13

I would like to keep timestamps on the commands logged in my Bash $HISTFILE, is it possible?

I did not manage to set it up using man bash as an information source.

My other options are as follows:

function thebanana() {
  local -r -a bash_commands=(
    "ls"
    # ... more coconut commands
  )
  for bash_command in "${bash_commands[@]}"; do
    printf "${bash_command}"
    printf ":"
  done
}
export HISTFILE=banana
export HISTIGNORE="$(thebanana)"
export HISTSIZE=999999
export HISTFILESIZE=999999999
export HISTCONTROL=ignoredups:erasedups

I should have mentioned I am on OS X Mountain Lion (sigh). uname -a gives me:

Darwin CoconutMac.local 12.2.0 Darwin Kernel Version 12.2.0: Sat Aug 25 00:48:52 PDT 2012; root:xnu-2050.18.24~1/RELEASE_X86_64 x86_64

and echo $BASH_VERSION gives me:

3.2.48(1)-release

Tried adding this:

export HISTTIMEFORMAT='%b %d %I:%M:%S %p '

and it only prefixes this kind of timestamps to commands:

#1349057791

I try echoing back the variable (echo $HISTTIMEFORMAT), it has the right value.

Interesting!

I even removed .profile completely to debug this. Still only funny timestamps:

#1349058320

I don't know how to further troubleshoot this... :(

Solution: I was using a script that reads the $HISTFILE directly, not the history built-in so the epoch-based timestamp (secs since Coordinated Universal Time (UTC) of January 1, 1970) was not being translated using the date formatting string. Plain-old history works fine, I'll use that instead.

  • 2
    Have you tried setting HISTTIMEFORMAT? – jw013 Oct 1 '12 at 1:36
  • Probably I am getting the strftime format wrong. It would help if the man page included at least a couple of examples.. +%Y-%m-%d %H-%M-%S ? – Robottinosino Oct 1 '12 at 1:43
14

Yes, put this in ~/.bashrc :

export HISTTIMEFORMAT='%F %T '

Then, run the following commands :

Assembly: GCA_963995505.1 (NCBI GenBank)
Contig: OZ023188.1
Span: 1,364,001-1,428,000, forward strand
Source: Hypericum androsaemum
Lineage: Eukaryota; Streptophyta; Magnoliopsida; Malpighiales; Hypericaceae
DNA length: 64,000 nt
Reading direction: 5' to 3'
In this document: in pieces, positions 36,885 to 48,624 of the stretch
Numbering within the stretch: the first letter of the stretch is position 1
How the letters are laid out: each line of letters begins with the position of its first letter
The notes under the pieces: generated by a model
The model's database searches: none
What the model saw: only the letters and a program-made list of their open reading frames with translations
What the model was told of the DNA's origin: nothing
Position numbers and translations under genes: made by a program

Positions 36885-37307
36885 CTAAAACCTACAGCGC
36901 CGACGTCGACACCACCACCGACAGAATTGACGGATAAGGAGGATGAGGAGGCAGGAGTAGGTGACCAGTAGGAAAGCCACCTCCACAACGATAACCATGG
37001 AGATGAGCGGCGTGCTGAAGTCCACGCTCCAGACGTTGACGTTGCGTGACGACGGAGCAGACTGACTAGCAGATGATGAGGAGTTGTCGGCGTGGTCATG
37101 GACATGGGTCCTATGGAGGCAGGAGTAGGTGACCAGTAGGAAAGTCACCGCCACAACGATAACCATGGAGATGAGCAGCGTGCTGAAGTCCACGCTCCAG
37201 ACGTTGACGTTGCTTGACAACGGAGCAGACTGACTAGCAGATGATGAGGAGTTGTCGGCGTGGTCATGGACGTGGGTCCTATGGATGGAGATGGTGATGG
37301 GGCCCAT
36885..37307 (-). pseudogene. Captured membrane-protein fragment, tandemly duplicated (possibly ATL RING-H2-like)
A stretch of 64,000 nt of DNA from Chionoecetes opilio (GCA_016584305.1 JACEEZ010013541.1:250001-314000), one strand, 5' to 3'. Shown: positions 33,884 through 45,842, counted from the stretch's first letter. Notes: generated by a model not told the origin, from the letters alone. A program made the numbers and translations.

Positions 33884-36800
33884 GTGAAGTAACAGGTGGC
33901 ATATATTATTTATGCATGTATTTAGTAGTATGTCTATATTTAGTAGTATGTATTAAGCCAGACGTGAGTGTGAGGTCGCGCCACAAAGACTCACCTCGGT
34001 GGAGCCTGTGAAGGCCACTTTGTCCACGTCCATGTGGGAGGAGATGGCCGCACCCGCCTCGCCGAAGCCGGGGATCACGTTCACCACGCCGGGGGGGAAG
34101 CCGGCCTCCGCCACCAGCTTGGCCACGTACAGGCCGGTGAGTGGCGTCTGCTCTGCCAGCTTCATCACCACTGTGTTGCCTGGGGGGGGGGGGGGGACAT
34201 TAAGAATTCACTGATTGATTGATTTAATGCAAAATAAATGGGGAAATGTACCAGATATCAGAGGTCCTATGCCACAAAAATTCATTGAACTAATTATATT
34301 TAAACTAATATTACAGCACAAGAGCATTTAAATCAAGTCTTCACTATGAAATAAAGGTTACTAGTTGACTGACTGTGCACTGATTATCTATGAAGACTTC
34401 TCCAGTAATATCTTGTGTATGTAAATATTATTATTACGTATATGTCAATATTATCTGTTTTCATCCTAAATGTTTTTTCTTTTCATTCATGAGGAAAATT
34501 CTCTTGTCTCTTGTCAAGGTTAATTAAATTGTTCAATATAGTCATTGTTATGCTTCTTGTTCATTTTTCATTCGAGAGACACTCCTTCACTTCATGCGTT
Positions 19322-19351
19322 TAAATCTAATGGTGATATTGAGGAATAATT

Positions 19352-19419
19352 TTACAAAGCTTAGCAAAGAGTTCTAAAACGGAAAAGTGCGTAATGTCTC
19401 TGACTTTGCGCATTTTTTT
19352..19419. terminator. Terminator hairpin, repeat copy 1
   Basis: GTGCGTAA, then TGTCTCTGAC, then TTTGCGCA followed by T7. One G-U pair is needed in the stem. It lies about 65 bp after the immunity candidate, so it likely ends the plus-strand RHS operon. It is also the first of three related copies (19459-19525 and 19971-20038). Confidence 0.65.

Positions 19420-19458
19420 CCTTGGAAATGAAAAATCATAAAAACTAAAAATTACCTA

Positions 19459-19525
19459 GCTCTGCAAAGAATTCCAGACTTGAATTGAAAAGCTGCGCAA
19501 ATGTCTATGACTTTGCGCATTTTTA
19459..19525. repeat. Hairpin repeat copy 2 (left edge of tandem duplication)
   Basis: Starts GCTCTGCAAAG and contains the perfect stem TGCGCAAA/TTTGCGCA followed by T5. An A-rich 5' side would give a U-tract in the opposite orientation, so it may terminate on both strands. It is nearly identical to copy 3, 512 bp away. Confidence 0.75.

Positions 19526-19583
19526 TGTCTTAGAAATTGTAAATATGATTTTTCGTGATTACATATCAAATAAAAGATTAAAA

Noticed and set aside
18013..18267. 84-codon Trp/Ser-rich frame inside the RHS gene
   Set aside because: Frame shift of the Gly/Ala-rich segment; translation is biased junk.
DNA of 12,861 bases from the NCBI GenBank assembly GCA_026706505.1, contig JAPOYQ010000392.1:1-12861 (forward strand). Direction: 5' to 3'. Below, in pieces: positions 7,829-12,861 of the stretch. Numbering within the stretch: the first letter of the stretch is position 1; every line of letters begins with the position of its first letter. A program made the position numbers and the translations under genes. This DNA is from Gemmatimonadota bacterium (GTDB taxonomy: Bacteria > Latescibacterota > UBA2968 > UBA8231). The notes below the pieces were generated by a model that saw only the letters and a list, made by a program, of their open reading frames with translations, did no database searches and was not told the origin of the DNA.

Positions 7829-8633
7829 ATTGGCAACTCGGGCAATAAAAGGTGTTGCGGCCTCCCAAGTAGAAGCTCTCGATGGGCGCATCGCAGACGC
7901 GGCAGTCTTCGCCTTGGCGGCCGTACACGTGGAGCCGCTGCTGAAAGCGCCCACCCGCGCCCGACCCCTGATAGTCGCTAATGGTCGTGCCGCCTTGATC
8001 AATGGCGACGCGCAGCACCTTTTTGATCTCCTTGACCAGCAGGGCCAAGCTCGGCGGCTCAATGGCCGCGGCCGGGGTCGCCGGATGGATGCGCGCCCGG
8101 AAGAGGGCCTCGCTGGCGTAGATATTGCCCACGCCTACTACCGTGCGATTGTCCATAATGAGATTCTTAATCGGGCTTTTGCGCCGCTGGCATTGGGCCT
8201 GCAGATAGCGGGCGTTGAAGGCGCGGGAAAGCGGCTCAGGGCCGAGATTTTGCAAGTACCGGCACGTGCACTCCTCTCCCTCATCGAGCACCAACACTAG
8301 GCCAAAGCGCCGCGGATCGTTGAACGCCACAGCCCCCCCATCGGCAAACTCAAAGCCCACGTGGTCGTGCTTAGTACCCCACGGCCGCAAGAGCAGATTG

. ~/.bashrc
history

It will look like this :

 (...)
 5200  2012-09-30 23:55:37 find -printf '%Ts %f\n'
 5201  2012-10-01 00:00:58 ls
 5202  2012-10-01 00:03:45 cd
 (...)

Explanations of the output :

  • first col is the unique id
  • second one is the date, third is the hour
  • latest is your command line
  • 2
    Nope, doesn't work on OSX.. :( Prob that's the issue. A strange OS. – Robottinosino Oct 1 '12 at 1:58
  • Did you source ~/.bashrc ? – Gilles Quenot Oct 1 '12 at 2:05
  • I most definitely did. It is doing "something": adding a commented line before the command with a numeric timestamp: #1349057149 – Robottinosino Oct 1 '12 at 2:07
  • The only ressource I've found accordingly to this is apple.stackexchange.com/questions/33970/… (search for HISTTIMEFORMAT) – Gilles Quenot Oct 1 '12 at 2:13
  • 1
    @Robottinosino Yes the commented line is the expected format. To display the commands with formatted time, use the history builtin command, don't look at the history file directly. – jw013 Oct 1 '12 at 3:44

Your Answer

By clicking “Post Your Answer”, you agree to our terms of service, privacy policy and cookie policy

Not the answer you're looking for? Browse other questions tagged or ask your own question.